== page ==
Admittedly, violence within states (including civil wars) has increased since 1945, much of which arises from secessionist movements of minorities which claim the right to national self-determination. This can lead to state breakdowns and the creation of ungoverned spaces that become havens for global terrorist movements.
A fourth criticism, then, is that the principle of self-determination can lead to the break-up of states. This accusation too is overdrawn. The principle of self-determination by itself should not lead to state breakdown. States can offer federal and consociational (power-sharing as in Northern Ireland) arrangements, through which different national communities can be reconciled. Much of nationalist violence occurs in weak postcolonial states with multiple minorities that were rapidly constructed after Empires dissolved after 1945. It is the absence of unifying national loyalties that is the problem. Furthermore, the international peace-keeping missions formed to restore order in conflict zones are led by coalitions of nation states, often working under United Nations mandates.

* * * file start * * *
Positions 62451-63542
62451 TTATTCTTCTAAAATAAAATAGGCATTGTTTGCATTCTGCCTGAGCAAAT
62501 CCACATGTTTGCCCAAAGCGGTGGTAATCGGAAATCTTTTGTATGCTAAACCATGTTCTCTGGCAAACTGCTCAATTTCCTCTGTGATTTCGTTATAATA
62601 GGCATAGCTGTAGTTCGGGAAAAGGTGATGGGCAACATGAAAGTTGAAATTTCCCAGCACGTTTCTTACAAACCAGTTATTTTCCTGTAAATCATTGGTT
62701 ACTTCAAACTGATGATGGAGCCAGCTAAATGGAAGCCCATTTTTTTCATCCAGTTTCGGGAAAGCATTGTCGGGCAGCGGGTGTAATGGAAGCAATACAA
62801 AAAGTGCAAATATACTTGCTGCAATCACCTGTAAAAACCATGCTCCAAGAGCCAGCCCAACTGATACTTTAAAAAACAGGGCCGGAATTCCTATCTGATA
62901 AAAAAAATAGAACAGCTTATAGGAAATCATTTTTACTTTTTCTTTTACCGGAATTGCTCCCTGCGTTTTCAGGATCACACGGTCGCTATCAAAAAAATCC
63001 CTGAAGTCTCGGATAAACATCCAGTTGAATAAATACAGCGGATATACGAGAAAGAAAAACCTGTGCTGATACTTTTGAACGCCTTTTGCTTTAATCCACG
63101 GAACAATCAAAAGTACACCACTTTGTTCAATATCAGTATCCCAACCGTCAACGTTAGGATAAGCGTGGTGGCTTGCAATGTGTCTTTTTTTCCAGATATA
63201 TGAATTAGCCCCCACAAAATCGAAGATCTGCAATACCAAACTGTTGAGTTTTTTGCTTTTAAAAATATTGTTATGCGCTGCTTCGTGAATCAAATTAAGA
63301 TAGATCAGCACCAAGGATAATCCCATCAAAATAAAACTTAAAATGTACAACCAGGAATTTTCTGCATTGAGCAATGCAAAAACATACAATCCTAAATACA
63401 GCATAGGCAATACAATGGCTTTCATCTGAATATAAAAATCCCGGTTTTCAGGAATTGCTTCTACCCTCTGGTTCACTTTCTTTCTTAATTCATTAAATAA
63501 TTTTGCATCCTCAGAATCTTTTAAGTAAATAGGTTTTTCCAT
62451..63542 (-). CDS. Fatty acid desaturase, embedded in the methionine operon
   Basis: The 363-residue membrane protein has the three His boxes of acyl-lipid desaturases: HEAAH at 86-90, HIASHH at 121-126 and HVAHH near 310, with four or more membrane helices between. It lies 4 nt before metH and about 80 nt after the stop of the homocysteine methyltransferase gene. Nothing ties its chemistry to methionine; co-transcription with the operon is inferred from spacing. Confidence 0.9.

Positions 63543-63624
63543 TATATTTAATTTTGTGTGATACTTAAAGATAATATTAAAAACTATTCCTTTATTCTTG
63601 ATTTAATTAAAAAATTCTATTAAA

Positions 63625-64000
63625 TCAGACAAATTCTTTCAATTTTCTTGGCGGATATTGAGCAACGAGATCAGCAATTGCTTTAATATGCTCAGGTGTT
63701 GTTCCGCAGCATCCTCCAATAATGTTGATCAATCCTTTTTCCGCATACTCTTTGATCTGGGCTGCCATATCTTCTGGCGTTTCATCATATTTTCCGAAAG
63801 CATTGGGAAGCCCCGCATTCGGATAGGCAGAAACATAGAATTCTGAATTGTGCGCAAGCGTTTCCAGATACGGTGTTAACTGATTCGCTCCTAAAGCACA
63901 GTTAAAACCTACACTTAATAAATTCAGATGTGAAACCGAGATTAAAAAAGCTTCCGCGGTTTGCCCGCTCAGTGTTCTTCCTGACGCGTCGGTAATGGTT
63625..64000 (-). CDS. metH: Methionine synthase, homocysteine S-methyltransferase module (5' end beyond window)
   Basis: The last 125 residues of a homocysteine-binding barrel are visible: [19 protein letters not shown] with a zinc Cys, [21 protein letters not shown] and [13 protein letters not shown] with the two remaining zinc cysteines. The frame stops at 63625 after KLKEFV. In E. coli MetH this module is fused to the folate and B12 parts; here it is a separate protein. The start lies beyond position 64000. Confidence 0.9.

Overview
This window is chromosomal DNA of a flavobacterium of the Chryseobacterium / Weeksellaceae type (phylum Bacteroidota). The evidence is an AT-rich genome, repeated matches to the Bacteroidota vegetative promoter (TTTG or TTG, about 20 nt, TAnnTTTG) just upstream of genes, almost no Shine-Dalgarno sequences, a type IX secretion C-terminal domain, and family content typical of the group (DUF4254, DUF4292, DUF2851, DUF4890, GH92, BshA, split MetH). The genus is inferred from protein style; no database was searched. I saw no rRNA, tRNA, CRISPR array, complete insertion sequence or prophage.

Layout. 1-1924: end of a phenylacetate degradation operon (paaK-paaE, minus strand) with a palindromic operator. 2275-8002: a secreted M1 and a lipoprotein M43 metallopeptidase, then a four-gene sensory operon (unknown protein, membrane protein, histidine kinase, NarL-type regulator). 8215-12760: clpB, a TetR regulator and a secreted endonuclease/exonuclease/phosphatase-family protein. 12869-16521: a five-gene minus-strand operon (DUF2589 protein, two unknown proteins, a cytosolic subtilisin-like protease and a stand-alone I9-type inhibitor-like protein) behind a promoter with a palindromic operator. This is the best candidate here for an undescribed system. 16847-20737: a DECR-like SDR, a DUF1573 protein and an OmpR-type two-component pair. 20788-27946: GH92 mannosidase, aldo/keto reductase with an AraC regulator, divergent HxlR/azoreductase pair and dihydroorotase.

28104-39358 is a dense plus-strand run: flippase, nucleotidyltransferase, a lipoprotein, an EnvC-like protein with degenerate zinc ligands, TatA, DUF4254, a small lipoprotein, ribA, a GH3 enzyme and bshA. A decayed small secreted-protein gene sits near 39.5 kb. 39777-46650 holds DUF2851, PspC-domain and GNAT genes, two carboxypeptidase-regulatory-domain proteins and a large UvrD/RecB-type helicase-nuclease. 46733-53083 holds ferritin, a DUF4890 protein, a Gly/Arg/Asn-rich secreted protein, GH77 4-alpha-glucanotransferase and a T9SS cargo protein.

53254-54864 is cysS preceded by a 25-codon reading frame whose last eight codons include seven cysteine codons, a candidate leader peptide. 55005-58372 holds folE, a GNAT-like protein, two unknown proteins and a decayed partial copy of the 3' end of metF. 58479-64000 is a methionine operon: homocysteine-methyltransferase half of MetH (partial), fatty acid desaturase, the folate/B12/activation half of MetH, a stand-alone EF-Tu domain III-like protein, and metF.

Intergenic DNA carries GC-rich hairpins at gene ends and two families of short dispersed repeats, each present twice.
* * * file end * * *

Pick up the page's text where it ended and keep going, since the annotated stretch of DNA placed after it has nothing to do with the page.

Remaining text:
To conclude, there are many varieties of nationalism, some xenophobic, others liberal-democratic and internationalist. Even the former is not necessarily a cause of war: other factors are usually required such as an external threat and a breakdown of the state. Indeed, where this occurs, the restoration of stability in the contemporary period is above all dependent on nation states acting in concert in the name of a ruled-based international order.
Featured image credit: Graves war cemetery by MaartenB. Public Domain via Pixabay.